When Writing Teams Break Up

One thing about the new animated series Sit Down, Shut Up (premiering this Sunday) that may be of interest to Simpsons geeks is that this show marks the breakup of one of the best-loved writing/producing teams from the show. It was supposed to be produced by Bill Oakley and Josh Weinstein, who wrote many scripts for The Simpsons and ran the show in seasons 7 and 8. (Those are often considered the last of the “classic” seasons; the duo is also well-liked for their articulate, passionate commentaries, where they really seem to understand the show the way fans understand it.) They also created the one-season animated show Mission Hill, which has a deserved cult following as a late-’90s time capsule. But Oakley left Sit Down, Shut Up during pre-production, and Weinstein stayed.

A post about what happens when a writing/producing team breaks up is not really within my jurisdiction; it’s impossible to know what one writer brings to a partnership, so how he will function on his own is known only to the people who work with him. The one thing that is visible to outsiders is that sometimes a team will break up — usually amicably — and the one of the writers will go on to big things while the other doesn’t. Phil Rosenthal of Everybody Loves Raymond was a writer who originally broke in with a partner (Oliver Goldstick) but went on to become a huge success on his own, while the ex-partner did not.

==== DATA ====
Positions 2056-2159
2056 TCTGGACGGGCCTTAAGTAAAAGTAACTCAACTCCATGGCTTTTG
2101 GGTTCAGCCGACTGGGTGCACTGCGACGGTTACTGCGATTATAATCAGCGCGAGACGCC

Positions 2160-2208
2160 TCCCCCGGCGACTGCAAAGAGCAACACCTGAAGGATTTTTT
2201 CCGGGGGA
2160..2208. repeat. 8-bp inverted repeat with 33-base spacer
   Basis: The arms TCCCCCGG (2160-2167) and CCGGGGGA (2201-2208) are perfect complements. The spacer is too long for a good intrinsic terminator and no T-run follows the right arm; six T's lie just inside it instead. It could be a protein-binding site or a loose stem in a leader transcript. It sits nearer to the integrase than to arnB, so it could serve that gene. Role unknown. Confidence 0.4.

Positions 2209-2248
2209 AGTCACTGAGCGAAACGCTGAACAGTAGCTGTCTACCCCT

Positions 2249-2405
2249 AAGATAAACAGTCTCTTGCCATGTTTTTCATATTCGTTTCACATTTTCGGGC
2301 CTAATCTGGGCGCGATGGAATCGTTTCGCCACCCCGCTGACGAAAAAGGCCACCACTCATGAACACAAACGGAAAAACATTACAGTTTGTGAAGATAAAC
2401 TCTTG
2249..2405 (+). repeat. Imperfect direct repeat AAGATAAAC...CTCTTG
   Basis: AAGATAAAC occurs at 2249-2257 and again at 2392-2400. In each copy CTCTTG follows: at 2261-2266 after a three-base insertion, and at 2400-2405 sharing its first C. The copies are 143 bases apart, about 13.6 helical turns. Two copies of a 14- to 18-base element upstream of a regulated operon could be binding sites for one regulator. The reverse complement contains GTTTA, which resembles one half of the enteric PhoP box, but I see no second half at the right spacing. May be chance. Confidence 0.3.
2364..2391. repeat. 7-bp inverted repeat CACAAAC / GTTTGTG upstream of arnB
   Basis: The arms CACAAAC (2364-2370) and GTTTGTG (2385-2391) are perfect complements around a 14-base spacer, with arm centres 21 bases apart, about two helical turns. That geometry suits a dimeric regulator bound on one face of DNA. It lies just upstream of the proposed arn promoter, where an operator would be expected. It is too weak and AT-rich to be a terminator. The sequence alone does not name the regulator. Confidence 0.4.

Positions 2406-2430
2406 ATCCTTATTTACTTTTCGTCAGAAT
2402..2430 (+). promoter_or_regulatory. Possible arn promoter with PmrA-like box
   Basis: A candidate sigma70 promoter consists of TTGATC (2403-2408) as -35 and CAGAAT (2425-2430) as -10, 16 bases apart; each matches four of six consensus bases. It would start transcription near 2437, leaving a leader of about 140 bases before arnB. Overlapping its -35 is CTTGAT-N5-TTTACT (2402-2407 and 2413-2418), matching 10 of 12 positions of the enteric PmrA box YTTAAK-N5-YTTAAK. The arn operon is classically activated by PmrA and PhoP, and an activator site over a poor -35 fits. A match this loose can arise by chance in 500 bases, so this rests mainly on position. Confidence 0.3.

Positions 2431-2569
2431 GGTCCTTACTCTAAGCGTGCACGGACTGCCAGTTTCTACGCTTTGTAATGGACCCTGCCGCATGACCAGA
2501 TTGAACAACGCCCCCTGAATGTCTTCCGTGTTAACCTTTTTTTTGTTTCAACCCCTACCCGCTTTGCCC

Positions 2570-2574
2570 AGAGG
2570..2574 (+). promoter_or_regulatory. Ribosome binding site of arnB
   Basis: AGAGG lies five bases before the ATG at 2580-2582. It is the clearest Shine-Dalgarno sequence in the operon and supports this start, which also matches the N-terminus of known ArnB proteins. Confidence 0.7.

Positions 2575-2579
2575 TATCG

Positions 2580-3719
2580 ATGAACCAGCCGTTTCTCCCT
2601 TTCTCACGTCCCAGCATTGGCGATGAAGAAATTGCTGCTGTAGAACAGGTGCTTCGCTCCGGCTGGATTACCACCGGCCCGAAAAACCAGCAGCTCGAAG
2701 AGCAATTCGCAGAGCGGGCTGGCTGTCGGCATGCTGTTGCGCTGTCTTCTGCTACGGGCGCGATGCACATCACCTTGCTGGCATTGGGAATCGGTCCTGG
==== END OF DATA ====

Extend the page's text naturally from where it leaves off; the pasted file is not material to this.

Anyway, back to Josh Weinstein — not to be confused with the guy from Mystery Science Theater here’s an interview with him in Animation magazine about the new show and its look, in particular its use of live-action backgrounds. The backgrounds are a nod to the fact that this is based on a live-action comedy, but it is actually a technique that goes back a long way; Bob Clampett experimented with it in a few cartoons in 1940, like “Porky’s Pooch.”